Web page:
This has been on my to-do list for a while now and I’ve finally gotten around to it. I would have loved to make one in green, but I’m on a budget and red is what I had on hand. Actually, nearly this entire outfit is made from materials I had already, which is not a terrible thing.
So lets start with my resources. First, if you want to do anything Burgundian you should check out this site. Seriously. The info compiled on it is fabulous and I got great ideas from it. For the cut and construction I used The Medieval Tailor’s Assistant. I’ve mentioned this book more than once. Its a great reference.
I think I’ve said this before, but I want to mention again that I’m self taught. I did not go to school for this. I did not take any classes on sewing. Much of what I’ve learned has been through trial and error. So if you’ve taken a class or two and you see something I’ve done that isn’t the typical way, please excuse me. There are probably plenty of things that I do the “hard way” because I’ve never learned the “proper” method.
So, with that in mind, I decided to try my hand at draping. I got out my dress form and made a kirtle bodice pattern with muslin:
After I got it to fit the way I wanted it I cut out my linen. A friend of mine gave me some medium weight pink linen a while back so I decided to use that for my kirtle. I don’t normally wear pink but I decided to make it a challenge to use almost exclusively what I already had instead of buying more fabric. So pink it is.
I was going to use metal eyelets but realized I had already used all of my small ones on other projects. Since I wasn’t in the mood to go to the store I decided to sew the eyelets by hand. This is truly the most bizarre form of laziness on my part.
I think I’ve taken step by step eyelet pictures before but I thought I would do it again in case you aren’t familiar with it.
I left a channel in between the eyelets and the edge of the panels so that I could add boning. I do this whenever I do lacing on a bodice to keep everything from bunching up. In this case I had reed caning left over from my 18th century stays so I used some pieces of that.
I always spiral lace my garments, unless they’re modern of course. I made the straps tie in the front so they could be adjusted. The pattern in the book does not have you do this but I wanted the option.
Then I pleated the skirt into the waist. The skirt is just two rectangular panels.
Once I had the skirt on I hemmed it to the desired length and that was that.
Next I draped the over gown bodice in muslin over the kirtle.
Once I had those pieces how I wanted them I took it apart and used the pieces to cut out my wool. The sleeves took me several tries. My advice on sleeves is that if you need more movement make your armhole smaller. In my own head this is counter intuitive but it does work. The more fabric you have, the more flexibility.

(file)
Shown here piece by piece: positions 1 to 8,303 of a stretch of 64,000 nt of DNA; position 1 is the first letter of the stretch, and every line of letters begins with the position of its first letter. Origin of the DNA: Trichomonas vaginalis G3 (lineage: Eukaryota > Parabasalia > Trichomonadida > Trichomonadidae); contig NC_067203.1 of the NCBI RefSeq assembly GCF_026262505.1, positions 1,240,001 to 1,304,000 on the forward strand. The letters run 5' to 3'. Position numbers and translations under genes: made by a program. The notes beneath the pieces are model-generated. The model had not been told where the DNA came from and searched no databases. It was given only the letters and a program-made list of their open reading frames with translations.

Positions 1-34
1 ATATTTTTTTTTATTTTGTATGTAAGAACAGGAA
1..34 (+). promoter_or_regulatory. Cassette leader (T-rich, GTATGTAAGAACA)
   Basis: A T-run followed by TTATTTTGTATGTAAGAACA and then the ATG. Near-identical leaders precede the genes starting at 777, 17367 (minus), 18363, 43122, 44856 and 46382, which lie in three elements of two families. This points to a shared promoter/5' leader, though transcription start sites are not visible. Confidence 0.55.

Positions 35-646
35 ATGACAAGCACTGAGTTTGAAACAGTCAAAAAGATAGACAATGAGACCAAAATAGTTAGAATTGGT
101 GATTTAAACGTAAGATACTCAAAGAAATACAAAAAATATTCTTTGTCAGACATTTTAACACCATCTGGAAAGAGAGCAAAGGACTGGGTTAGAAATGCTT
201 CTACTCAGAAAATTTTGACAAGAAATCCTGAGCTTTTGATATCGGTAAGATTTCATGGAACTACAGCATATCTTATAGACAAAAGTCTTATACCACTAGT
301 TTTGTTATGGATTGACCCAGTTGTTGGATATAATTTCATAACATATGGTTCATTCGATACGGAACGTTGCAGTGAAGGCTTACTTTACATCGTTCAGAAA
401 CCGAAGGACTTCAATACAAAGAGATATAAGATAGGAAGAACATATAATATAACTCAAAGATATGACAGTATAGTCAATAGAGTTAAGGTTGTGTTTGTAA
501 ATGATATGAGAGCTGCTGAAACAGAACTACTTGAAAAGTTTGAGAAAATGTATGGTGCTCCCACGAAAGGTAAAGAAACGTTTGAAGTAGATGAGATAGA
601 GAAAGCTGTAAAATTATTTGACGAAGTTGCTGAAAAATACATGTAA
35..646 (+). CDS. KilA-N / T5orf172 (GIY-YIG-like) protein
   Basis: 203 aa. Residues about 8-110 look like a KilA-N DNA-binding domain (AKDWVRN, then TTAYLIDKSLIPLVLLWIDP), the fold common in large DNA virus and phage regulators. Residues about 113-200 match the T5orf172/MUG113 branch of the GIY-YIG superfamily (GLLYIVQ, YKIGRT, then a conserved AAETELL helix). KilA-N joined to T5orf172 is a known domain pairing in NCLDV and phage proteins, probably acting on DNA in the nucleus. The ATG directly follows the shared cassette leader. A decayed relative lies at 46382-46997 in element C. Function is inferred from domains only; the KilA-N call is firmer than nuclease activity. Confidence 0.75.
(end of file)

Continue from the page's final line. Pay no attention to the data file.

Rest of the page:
I made the front and back panels a little short because I planned on trimming the bottom with bands of black velveteen. Since the hem had a curve to it I had to cut the velveteen panels in two pieces instead of folding one in half.
After the trim was attached to the front with the machine I whip stitched the back side by hand so that there would be no machine stitching on the front.
I did something similar for the sleeve cuffs so that when you turn them back you can’t see any stitching.
I love those sleeves. If it gets cold I can turn the cuffs down to cover my hand. Or if I’m working with my hands I can fold the cuff back.
That’s the gown without the collar. I also hand stitched the inside of the collar down when I attached it. And I tacked the edge down so the material would lay flat against the lining.
I created a placket to pin to the kirtle in a gold damask.
Not too shabby, right?
And I couldn’t have done it without my assistant:
UPDATE Feb 2014:
I finally got around to wearing this gown recently at an event. I previously made a truncated hennin to wear with this gown that I wasn’t happy with. It was a little too heavy and awkward to reasonably wear. So I improvised and made another on short notice. Its (again) not the “right way” to make a hat. You really want to use buckram and millinery wire to do it right. But what I did worked in a pinch. I used thin cardboard and craft glue.
I tacked the loop directly to the hennin. I’ve read that in actuality the loop was attached to a band or a hood underneath but I probably won’t wear one so I just put it there for looks. I based what I did with the veil on this painting.
This is such a fun style to wear. And its comfortable! Next time I want to make the skirts fuller. And maybe make a hat the correct way.